Running setbacks can happen to anyone. Most runners have experienced at least one or more setbacks over the years. This could be from injury, pregnancy/childbirth, overtraining, time off, or other reasons. One of the most challenging parts of dealing with a setback is returning to running safely. But how do you also gain confidence after a running setback?
I have found that my ability to gain confidence again after a setback depends a lot on the reason for the setback, how long the setback lasted, and how significant it was. Interestingly enough, I didn’t have much trouble gaining confidence again when I returned to running after hip surgery back in 2010. However, trying to get back to running after a long ankle injury in 2017 was a different story. It will be different for everyone based on your circumstances.
So what can you do if you are struggling with gaining confidence after a running setback? Here are a few ways that may help you navigate this tricky transition.
8 Ways to Gain Confidence After a Running Setback
Identify your weaknesses
Understanding why you had a setback in the first place can help you to gain confidence because you can avoid having the same thing happen again. If you had an injury due to a muscle balance or weakness, you can work on addressing those issues so you don’t get injured again. If you were off from running due to pregnancy and childbirth, your weakness was not what caused you to have a setback, but you may have developed weaknesses from being pregnant and giving birth. Focusing on rebuilding core strength while also making sure your pelvic floor is functioning properly can help you return to running safely.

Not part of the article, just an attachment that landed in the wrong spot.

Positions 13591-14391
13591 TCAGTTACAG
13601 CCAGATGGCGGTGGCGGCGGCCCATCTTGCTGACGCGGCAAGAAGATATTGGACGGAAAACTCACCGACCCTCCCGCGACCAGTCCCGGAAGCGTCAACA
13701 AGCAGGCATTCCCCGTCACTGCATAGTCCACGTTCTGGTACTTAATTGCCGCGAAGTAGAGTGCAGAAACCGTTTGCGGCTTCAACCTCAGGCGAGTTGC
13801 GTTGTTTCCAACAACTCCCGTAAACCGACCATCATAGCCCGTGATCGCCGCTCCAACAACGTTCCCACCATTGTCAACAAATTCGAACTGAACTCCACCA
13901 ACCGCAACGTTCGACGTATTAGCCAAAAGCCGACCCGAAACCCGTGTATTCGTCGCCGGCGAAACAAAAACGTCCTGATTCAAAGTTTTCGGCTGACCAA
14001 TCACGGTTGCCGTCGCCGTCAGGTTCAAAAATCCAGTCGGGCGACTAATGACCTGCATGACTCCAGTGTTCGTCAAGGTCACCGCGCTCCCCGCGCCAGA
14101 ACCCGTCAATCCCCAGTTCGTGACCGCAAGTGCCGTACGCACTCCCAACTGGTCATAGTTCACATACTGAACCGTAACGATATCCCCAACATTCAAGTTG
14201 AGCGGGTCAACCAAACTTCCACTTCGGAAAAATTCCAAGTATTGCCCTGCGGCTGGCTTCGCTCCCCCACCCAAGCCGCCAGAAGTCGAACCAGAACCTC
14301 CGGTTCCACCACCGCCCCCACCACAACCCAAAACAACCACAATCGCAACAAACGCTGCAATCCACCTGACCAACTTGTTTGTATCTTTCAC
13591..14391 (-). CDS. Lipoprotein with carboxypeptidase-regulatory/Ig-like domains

Focus on your strengths
While it’s important to address your weaknesses, you don’t want to focus on those too much. Remember that you are strong, and get back to doing things you are good at. If you have always been a slow-twitch runner who thrives off running long distances, focus on building your mileage before adding in any speed work. If strength training feels good and makes you feel strong, make sure to include that in your training.
Use Positive Self-Talk
When you catch yourself thinking negatively, try reframing your thinking. You can ask yourself these questions when you recognize a negative thought:
What is the evidence?
Is there another way to look at the situation?
What would you tell a friend who had this thought?
What if it is true? Would that really be so bad?
So if you catch yourself thinking “my pace is so slow today”, you might go through these questions and realize that maybe your pace is on the slower range than what you used to run, but that it’s also really hot out and you have been running 3 days in a row. You also might have to remind yourself that you are still building back up to where you were pre-injury but that your pace is faster than it was 2 weeks ago.
I really like the question “what would you tell a friend who had this thought?”. We can be so much better at encouraging others and seeing the positives in what others are doing than we can for ourselves!
Work with a Coach
A coach can really guide and support you through the process of returning to running. If you are struggling with confidence, they can also give you encouragement and reassurance that you are on the right track! (And if you are not on the right track, hopefully they will give you the guidance to get there!)
Take it Slow
Try not to rush your return to running, which can cause unnecessary pressure. Don’t sign up for any races until you are feeling 100% ready. Take plenty of rest days and remember that progress takes time.